US Anti-War Movement Grows
by Tom Crean, New York, member of Socialist Alternative (CWI's affiliate in the US)
THE ANGER against the Bush administrations relentless drive towards war against Iraq is growing. Increasing numbers of people clearly see the war preparations as having little or nothing to do with weapons of mass destruction and everything to do with control of the oil supplies of the Middle East.
On 18 January, the growing anti-war movement in the US took another important step forward when a crowd estimated at over 200,000 braved the cold in Washington DC. The protest was very diverse with large numbers of high school and college students but also many veterans of the '60s anti war movement and many people who had never been to a demonstration before in their lives. Meanwhile, another 50,000 people rallied in San Francisco, and thousands more demonstrated in Portland, Oregon and other cities across the US.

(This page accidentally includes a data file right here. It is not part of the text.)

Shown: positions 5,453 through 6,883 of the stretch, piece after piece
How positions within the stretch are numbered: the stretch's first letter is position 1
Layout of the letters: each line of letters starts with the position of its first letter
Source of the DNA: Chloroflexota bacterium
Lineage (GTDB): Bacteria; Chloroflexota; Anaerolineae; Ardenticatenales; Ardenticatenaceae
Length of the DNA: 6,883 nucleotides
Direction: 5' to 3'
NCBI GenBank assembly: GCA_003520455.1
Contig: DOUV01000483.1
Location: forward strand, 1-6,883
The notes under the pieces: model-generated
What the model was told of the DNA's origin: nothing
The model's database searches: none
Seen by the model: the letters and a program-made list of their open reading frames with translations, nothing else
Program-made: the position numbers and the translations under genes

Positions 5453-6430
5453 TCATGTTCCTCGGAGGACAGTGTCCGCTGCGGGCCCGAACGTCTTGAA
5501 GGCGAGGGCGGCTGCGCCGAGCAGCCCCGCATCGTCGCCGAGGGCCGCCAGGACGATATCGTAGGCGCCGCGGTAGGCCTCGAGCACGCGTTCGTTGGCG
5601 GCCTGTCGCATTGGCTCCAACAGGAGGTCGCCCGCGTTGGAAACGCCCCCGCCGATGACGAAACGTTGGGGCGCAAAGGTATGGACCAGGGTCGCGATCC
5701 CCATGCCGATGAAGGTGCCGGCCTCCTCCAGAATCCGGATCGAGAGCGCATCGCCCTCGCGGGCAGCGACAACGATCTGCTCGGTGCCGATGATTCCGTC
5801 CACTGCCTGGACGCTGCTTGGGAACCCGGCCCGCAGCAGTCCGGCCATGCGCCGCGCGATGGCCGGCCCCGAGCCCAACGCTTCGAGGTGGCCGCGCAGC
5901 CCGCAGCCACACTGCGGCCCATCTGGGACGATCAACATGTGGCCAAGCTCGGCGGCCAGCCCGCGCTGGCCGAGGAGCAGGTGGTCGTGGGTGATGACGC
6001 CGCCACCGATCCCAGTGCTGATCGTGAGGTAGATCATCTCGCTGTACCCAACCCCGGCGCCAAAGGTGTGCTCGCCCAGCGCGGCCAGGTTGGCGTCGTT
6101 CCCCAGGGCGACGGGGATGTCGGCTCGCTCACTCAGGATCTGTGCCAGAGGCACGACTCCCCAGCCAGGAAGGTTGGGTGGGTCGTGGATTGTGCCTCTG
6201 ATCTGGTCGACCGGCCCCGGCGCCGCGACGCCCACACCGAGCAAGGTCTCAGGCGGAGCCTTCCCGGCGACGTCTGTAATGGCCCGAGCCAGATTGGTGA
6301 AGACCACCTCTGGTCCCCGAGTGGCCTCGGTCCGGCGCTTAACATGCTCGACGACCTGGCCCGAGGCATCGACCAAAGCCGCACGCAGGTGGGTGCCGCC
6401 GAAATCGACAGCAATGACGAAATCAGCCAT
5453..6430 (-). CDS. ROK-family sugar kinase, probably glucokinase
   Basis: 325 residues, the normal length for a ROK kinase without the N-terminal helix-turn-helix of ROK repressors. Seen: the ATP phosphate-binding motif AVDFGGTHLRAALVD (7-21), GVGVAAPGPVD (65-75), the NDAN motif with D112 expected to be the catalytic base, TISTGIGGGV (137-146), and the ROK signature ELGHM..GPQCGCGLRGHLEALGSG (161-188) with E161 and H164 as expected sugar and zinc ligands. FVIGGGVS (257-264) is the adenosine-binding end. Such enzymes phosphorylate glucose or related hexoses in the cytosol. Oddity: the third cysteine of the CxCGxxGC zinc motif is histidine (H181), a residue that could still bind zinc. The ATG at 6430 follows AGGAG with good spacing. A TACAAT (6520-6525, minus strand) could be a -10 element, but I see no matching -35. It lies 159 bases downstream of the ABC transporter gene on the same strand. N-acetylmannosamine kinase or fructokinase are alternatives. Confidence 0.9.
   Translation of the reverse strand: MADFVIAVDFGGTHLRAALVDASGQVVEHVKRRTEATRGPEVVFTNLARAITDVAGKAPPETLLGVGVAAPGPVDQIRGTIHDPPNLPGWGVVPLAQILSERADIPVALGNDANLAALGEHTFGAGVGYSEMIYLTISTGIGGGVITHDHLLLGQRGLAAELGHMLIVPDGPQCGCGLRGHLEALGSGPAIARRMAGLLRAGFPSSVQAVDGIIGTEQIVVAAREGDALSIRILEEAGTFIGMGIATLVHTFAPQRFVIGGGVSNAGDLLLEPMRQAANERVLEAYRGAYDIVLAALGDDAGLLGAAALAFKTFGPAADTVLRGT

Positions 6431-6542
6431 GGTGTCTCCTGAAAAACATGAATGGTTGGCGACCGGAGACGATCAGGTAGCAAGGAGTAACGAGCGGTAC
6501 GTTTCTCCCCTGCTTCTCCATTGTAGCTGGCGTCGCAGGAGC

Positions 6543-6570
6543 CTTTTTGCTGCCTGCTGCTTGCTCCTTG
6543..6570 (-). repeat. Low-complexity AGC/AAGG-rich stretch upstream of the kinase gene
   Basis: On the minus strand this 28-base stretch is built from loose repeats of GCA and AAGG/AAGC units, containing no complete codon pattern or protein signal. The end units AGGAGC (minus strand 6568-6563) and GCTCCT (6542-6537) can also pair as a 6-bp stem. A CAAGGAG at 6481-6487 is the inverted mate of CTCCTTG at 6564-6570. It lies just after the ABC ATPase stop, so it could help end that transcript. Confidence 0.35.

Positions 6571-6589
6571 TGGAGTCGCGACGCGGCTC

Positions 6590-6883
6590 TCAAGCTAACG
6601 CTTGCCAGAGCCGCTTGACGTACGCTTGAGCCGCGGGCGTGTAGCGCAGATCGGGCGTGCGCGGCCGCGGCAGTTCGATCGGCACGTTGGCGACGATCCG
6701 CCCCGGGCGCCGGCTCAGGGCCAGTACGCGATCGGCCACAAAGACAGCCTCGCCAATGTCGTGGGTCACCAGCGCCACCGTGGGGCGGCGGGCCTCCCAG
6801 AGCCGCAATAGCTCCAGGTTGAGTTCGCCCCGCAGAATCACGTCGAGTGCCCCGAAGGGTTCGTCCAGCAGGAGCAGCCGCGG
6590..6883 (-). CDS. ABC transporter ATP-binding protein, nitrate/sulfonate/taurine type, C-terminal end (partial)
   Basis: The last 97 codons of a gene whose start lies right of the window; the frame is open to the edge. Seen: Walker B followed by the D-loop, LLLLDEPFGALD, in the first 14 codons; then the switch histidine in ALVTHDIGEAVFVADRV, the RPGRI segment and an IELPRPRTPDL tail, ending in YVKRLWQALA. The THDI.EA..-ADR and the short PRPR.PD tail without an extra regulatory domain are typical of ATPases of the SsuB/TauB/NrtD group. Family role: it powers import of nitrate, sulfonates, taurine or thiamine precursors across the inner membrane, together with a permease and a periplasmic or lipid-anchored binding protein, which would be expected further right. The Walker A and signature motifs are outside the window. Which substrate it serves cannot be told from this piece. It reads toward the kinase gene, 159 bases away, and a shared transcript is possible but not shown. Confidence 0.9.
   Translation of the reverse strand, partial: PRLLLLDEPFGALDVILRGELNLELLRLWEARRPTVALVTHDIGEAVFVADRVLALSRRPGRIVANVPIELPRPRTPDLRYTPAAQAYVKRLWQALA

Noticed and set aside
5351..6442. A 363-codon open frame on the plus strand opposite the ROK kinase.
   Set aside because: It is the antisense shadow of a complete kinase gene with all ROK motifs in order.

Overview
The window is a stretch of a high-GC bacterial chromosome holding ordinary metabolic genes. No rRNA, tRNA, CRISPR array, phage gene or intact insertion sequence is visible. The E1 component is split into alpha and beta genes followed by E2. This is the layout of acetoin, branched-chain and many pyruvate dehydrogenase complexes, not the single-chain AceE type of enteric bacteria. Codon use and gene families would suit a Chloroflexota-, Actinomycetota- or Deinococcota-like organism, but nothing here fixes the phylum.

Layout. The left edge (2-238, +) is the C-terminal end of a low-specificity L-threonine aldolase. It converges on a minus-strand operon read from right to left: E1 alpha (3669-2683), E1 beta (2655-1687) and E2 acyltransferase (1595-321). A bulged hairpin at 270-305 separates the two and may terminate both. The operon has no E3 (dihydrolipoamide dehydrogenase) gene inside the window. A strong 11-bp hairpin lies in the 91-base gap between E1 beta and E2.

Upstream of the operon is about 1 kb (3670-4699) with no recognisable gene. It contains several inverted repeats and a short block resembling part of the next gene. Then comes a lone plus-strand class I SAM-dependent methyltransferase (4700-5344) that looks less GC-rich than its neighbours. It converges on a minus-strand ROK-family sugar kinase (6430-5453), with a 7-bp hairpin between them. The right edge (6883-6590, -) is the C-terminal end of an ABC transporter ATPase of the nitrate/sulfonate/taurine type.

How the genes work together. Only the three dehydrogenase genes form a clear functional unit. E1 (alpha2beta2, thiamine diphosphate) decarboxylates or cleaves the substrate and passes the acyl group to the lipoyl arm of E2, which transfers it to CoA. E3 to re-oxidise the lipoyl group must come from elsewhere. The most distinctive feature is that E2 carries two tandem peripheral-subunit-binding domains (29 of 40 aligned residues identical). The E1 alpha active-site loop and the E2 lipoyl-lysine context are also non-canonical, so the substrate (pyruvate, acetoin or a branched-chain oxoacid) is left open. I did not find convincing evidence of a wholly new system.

Opposition to the war is also being fuelled by domestic factors including the state of the economy. Almost 200,000 jobs were lost across the US in November and December alone. Large sections of the population are deeply uneasy when they see the estimates of the possible costs of the war running into the hundreds of billions of dollars.
On top of this is the reality that it will not be the rich who will have to fight and possibly die on the streets of Baghdad but working class and minority youth. It is very significant that a number of trade unions and labour councils including, for example, the Washington State Labor Council and the United Electrical, Radio and Machine Workers Union (UE) have taken a strong stand against the war. Recently, 100 delegates representing over 2 million organized workers formed US Labor Against the War at a meeting in Chicago.
The arguments of Socialist Alternative, calling for the building of a new political party which could represent the interests of working people and all the oppressed in America, were well received.
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